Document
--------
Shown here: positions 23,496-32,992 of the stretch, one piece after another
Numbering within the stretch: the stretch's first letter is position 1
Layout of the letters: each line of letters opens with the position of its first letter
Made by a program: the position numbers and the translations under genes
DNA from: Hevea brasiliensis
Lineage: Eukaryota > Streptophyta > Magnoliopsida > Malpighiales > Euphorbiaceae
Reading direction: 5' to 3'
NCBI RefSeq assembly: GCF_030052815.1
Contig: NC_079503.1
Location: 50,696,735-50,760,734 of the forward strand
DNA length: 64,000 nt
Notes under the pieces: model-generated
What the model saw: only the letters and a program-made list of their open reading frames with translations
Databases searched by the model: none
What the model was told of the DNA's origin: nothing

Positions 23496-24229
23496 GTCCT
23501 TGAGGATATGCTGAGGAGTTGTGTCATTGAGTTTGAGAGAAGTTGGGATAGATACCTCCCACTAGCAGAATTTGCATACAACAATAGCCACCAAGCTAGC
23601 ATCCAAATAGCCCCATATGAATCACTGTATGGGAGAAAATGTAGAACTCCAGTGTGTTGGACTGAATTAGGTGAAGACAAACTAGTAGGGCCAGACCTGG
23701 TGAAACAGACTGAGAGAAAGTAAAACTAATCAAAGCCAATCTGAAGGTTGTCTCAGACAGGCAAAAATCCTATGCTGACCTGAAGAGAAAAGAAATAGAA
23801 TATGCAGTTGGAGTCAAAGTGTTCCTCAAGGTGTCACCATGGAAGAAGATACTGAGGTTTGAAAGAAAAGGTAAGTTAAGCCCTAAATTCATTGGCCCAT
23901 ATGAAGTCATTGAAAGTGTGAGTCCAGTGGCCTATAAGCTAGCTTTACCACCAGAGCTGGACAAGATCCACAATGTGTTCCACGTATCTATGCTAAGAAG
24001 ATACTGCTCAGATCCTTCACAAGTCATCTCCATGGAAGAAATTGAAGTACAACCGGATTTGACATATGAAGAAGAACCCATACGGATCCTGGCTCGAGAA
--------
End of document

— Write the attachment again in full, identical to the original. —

Shown here: positions 23,496-32,992 of the stretch, one piece after another
Numbering within the stretch: the stretch's first letter is position 1
Layout of the letters: each line of letters opens with the position of its first letter
Made by a program: the position numbers and the translations under genes
DNA from: Hevea brasiliensis
Lineage: Eukaryota > Streptophyta > Magnoliopsida > Malpighiales > Euphorbiaceae
Reading direction: 5' to 3'
NCBI RefSeq assembly: GCF_030052815.1
Contig: NC_079503.1
Location: 50,696,735-50,760,734 of the forward strand
DNA length: 64,000 nt
Notes under the pieces: model-generated
What the model saw: only the letters and a program-made list of their open reading frames with translations
Databases searched by the model: none
What the model was told of the DNA's origin: nothing

Positions 23496-24229
23496 GTCCT
23501 TGAGGATATGCTGAGGAGTTGTGTCATTGAGTTTGAGAGAAGTTGGGATAGATACCTCCCACTAGCAGAATTTGCATACAACAATAGCCACCAAGCTAGC
23601 ATCCAAATAGCCCCATATGAATCACTGTATGGGAGAAAATGTAGAACTCCAGTGTGTTGGACTGAATTAGGTGAAGACAAACTAGTAGGGCCAGACCTGG
23701 TGAAACAGACTGAGAGAAAGTAAAACTAATCAAAGCCAATCTGAAGGTTGTCTCAGACAGGCAAAAATCCTATGCTGACCTGAAGAGAAAAGAAATAGAA
23801 TATGCAGTTGGAGTCAAAGTGTTCCTCAAGGTGTCACCATGGAAGAAGATACTGAGGTTTGAAAGAAAAGGTAAGTTAAGCCCTAAATTCATTGGCCCAT
23901 ATGAAGTCATTGAAAGTGTGAGTCCAGTGGCCTATAAGCTAGCTTTACCACCAGAGCTGGACAAGATCCACAATGTGTTCCACGTATCTATGCTAAGAAG
24001 ATACTGCTCAGATCCTTCACAAGTCATCTCCATGGAAGAAATTGAAGTACAACCGGATTTGACATATGAAGAAGAACCCATACGGATCCTGGCTCGAGAA